Walter Hauser (politician, 1837)

from Wikipedia, the free encyclopedia
Walter Hauser

Walter Hauser (born May 1, 1837 in Wädenswil ; † October 22, 1902 in Bern ; resident in Wädenswil) was a Swiss entrepreneur and politician ( FDP ). The tannery that he took over from his father was one of the largest in Switzerland. From 1869 to 1881 he was the Zurich Cantonal , then seven years Regierungsrat . At the federal level he was a member of the National Council from 1869 to 1875 , and of the Council of States from 1879 . In December 1888 Hauser was elected to the Federal Council, to which he belonged until his death. With one brief exception, he was always head of the finance department. In the years 1892 and 1900 he was Federal President .


Profession and other activities

He was the second youngest son of the wealthy master tanner and chief of staff, Jakob Arnold Hauser, and of Emilie Theiler. After elementary school he attended the "Institut Heer" in Wädenswil, and later the grammar school in Zurich . Since he was interested in science, Hauser actually intended to become a pharmacist . But when his eldest brother died, he joined his father's company in his place in 1854. He completed an apprenticeship as a tanner and rose to become managing director and owner. His tannery was one of the largest in Switzerland. In 1865 he married Marie Sophie Wiedemann; the couple had four daughters, including the painter Sophie Hauser .

Hauser was an artillery officer in the army . In 1875 he was promoted to major , in 1880 to lieutenant colonel, and in 1888 to colonel . He was also the commander of the Wädenswil fire brigade and a member of the local gymnastics club. He was always open to technical innovations; he was one of the initiators of the left bank of the Zürichseebahn (1859), the Wädenswil-Einsiedeln-Bahn (1870) and the Wädenswil gasworks (1874).

Cantonal and national politics

At the end of the 1860s, Hauser began to become politically active and joined the left-liberal democratic movement that advocated direct democracy , social reforms and a centralized state. He appeared as a level-headed politician who skillfully fought against the political system ruled by Alfred Escher , but not in a reckless way. As a member of the Constitutional Council , he participated in the drafting of the new constitution for the Canton of Zurich in 1868 . A year later he was elected to the Cantonal Council, followed in 1881 by the election to the Government Council . In the cantonal government, he headed the finance department until 1887, then the construction department.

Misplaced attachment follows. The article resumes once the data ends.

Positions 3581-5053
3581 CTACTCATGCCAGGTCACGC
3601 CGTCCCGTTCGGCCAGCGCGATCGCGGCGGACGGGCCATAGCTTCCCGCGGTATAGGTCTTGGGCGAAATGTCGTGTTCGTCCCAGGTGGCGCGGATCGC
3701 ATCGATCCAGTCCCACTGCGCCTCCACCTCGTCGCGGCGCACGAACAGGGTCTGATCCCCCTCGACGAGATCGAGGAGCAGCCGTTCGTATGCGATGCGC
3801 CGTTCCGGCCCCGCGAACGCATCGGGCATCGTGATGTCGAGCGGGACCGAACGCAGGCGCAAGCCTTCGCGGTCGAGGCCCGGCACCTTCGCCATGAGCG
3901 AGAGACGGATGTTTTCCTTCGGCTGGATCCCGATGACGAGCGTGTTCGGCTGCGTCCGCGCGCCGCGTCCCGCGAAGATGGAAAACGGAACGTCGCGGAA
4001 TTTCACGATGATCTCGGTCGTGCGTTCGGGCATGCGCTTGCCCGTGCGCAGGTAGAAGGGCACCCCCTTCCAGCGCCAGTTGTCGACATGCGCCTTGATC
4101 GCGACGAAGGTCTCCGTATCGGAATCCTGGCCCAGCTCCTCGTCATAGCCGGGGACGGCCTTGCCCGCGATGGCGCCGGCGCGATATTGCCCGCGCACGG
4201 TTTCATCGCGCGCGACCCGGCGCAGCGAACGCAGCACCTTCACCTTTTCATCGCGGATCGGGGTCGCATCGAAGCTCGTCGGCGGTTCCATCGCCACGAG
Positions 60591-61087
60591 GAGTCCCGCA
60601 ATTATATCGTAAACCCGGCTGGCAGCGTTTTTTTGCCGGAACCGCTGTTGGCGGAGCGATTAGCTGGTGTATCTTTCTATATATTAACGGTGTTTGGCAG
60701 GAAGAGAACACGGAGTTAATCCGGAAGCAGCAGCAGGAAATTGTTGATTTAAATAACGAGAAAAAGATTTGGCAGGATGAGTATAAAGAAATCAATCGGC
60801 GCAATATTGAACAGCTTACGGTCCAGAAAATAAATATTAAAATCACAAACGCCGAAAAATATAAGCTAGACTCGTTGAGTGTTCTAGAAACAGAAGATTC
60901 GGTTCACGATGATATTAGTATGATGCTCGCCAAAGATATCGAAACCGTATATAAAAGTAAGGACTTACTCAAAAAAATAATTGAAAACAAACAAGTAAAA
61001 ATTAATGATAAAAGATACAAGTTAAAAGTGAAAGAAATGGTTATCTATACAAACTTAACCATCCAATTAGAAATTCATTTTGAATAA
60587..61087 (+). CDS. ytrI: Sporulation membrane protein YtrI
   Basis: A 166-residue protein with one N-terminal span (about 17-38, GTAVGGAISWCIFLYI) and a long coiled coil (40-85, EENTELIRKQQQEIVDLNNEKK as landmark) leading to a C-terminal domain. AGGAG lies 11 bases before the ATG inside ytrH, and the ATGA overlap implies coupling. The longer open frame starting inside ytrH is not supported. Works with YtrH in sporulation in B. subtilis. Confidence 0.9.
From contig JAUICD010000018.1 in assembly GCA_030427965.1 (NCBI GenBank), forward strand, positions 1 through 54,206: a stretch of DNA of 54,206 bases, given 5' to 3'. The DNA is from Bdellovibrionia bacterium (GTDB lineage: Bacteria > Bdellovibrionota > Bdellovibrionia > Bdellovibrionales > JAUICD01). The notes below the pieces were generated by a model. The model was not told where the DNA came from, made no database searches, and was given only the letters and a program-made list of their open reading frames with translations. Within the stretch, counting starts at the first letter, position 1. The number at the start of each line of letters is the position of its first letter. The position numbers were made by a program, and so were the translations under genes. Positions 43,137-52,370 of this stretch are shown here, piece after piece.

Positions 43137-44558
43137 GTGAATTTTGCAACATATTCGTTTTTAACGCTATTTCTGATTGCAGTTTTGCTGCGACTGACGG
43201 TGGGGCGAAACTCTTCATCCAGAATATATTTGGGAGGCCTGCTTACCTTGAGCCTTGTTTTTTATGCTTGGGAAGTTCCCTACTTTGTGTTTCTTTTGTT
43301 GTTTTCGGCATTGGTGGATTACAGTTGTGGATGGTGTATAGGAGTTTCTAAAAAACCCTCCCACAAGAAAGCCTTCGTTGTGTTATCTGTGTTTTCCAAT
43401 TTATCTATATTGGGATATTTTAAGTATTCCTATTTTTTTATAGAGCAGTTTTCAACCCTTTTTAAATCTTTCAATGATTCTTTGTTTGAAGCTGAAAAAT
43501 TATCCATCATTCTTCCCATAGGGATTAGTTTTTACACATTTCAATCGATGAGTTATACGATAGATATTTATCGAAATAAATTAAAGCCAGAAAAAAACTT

In the parliamentary elections in 1869 , Hauser ran successfully in the Zurich-South constituency . As a member of the National Council , he participated intensively in the debates about the total revision of the Federal Constitution . With factual arguments, he won respect and influence from his political opponents. He was against the subsidization of the Gotthard Railway by the federal government, as he expected greater advantages for the Canton of Zurich from a railway under the Splügen Pass . In 1875 he renounced a renewed candidacy and asserted health reasons for it; however, his opposition to the Gotthard Railway is likely to have played a role. After his friend Wilhelm Hertenstein was elected to the Federal Council in 1879 , Hauser took over its seat on the Council of States . In 1880 he sold his tannery so that he could devote himself entirely to politics, and in 1883 he was President of the Council of States .